Two critical elements that come up over and over with clients and in my own relationships is TRUST and VULNERABILITY. I know I can think of one leader in my life where that human-to-human connection was there, and quickly after that I can think of one where it wasn't there. Often times, it was the trust and vulnerability with each of those leaders, and likewise with me, that made the difference. They openly shared about their lessons learned, where they have have shortcomings and just demonstrated how they are human, just like the rest of us. It opened me up to do the same.
I was more apt to work harder for the leader where trust was established and want to support and serve in whatever way I could. In the other example where there was no trust, it was harder to get myself motivated to want to go above and beyond for that leader, and even talk openly about how I was feeling. The leader with no trust was very structured and business-oriented without regard for what else might be going on.
So how do we get there? How do we make that more of the norm, vs. an exception? Many times when leaders aren't willing to open up and be vulnerable, it's their own past wounds or insecurities that keep them in that guarded place. They haven't done the internal work or taken responsibility for their actions and behaviors in the relationship. In my examples where trust wasn't established, I am taking a hard look in the mirror to understand what I could have done differently to help restore and build that. It takes both parties to lean into the concept so perhaps at times it's understanding yourself more and being open about you to enable your leader to do the same - managing up to some degree.
Being vulnerable with people, empowers them to share their story, be their authentic selves. Vulnerability also builds that trust with people. They know if you are sharing your story, they must trust you. Research shows that trust and vulnerability make teams more productive and efficient in what they are doing, and happier and healthier in their day-to-day lives and at work.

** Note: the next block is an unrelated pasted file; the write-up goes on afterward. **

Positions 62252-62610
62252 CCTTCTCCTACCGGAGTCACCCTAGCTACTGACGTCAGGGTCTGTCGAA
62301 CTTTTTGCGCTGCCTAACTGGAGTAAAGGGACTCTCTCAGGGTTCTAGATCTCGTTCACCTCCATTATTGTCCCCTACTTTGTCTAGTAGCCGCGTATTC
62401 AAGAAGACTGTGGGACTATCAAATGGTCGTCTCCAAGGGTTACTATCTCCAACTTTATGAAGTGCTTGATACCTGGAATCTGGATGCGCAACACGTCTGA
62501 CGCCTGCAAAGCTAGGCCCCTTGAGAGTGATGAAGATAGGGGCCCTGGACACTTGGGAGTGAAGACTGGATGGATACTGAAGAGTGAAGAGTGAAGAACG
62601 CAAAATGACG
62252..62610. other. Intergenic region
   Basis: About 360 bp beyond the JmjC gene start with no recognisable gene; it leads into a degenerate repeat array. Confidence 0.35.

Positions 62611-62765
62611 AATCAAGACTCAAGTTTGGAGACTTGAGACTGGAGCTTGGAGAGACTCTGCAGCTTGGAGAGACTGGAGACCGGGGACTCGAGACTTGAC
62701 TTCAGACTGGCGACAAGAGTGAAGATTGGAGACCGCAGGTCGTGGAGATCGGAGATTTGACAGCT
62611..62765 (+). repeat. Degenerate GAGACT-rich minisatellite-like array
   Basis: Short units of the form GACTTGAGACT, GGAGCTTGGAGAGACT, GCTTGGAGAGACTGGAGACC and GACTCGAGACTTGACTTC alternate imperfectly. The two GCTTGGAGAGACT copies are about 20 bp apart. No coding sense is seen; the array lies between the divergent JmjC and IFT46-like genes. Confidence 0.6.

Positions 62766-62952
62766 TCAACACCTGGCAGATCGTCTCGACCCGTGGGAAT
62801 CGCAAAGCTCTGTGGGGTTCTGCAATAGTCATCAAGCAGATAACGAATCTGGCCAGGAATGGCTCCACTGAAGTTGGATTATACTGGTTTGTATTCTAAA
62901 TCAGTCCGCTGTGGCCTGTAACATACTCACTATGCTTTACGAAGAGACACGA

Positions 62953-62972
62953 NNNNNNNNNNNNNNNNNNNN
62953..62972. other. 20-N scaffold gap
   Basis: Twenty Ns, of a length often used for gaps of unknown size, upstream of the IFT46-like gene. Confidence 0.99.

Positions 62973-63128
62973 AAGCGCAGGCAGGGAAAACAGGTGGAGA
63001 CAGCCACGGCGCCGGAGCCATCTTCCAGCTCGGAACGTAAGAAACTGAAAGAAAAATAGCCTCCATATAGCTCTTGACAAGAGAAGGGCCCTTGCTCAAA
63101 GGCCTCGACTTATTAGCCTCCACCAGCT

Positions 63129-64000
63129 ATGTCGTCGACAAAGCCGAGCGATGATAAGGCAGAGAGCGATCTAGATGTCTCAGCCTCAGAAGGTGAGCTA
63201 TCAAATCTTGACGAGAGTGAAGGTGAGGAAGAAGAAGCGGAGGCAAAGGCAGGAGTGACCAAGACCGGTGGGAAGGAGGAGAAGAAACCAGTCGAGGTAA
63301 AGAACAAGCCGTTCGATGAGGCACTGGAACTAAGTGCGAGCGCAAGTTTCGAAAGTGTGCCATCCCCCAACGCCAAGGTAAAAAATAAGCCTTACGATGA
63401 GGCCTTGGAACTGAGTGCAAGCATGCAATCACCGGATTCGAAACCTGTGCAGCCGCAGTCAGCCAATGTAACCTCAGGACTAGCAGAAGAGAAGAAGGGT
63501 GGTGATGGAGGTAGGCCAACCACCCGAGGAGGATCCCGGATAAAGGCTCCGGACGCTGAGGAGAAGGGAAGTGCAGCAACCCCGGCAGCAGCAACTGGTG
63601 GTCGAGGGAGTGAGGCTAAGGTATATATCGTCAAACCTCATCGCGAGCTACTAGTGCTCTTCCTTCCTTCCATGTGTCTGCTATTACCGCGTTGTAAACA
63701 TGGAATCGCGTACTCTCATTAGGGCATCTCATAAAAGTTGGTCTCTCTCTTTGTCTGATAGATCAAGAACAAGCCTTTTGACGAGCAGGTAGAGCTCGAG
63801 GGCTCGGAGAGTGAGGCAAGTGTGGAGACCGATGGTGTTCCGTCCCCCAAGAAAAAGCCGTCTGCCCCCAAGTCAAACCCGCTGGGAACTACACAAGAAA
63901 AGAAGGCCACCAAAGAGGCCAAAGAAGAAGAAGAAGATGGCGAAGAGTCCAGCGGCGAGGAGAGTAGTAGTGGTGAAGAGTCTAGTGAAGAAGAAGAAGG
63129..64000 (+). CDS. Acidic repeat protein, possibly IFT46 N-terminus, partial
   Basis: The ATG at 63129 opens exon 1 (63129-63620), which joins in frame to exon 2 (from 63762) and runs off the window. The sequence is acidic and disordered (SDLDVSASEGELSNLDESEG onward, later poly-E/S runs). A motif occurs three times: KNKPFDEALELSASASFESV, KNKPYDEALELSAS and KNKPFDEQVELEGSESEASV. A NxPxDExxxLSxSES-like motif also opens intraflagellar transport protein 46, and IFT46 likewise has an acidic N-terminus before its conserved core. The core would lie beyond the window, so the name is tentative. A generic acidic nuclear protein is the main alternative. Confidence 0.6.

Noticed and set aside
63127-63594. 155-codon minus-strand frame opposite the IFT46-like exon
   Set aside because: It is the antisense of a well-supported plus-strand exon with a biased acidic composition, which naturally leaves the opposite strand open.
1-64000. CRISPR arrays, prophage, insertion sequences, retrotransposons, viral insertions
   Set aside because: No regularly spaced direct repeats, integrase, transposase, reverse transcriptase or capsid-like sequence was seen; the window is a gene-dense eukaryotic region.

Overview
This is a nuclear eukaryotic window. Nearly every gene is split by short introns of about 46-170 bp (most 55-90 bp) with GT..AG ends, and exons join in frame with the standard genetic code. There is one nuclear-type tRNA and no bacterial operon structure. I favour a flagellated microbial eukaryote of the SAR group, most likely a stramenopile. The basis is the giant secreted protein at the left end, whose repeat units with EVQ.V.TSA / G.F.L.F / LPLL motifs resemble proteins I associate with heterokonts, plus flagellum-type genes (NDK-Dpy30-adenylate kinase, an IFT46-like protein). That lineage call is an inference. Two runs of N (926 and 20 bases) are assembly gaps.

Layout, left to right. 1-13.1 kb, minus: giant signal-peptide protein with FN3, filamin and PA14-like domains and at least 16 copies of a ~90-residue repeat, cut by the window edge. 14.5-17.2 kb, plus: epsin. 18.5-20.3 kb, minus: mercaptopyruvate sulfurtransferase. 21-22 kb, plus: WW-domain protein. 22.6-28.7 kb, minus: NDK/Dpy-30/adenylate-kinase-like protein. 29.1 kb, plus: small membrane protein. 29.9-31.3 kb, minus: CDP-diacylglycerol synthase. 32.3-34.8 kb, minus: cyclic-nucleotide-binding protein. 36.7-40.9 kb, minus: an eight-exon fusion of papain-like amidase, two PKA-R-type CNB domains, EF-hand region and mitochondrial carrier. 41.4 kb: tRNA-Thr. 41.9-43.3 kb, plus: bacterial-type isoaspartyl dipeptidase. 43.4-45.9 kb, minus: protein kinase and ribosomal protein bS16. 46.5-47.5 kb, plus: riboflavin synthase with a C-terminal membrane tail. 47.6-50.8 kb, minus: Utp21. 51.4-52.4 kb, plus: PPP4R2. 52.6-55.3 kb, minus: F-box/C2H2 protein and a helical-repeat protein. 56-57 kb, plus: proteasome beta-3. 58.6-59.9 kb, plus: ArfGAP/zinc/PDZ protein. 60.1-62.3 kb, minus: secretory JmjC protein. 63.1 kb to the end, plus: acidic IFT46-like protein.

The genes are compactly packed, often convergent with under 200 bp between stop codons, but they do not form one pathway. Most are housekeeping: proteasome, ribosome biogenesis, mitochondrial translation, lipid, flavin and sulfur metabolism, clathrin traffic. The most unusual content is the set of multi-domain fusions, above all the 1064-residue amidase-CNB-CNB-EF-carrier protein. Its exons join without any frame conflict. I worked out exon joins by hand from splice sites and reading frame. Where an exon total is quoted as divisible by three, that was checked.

Some questions to reflect on as you think about the culture you are creating in your micro teams (both as a team member and as the leader):
How are you demonstrating vulnerability? Are you sharing both your "ups" and "downs" of your days?
When leaders are leaning in with vulnerability, are you reciprocating?
Do you struggle having team members open up to you about their life? If so, perhaps a deeper dive into what might be causing that might be advantageous. What are you doing to empower them and build the trust?
On professional items, are you demonstrating trust with your team to do their job and giving them flexibility to do what they feel is the best way to work?
I know even 15 minutes at the beginning of meetings to catch up on my kids, family, fun happenings, made a significant difference in knowing and understanding each other. After all, we are all human with a lot of things happening in our lives that in some instances are significantly more important than the work we are doing. That 15 minute personal check-in with genuine curiosity and caring will take the professional relationship to new levels.
Resource: The Power of Vulnerability by Brene Brown. If you don't have time to listen or read to the entire book, check out this Ted Talk.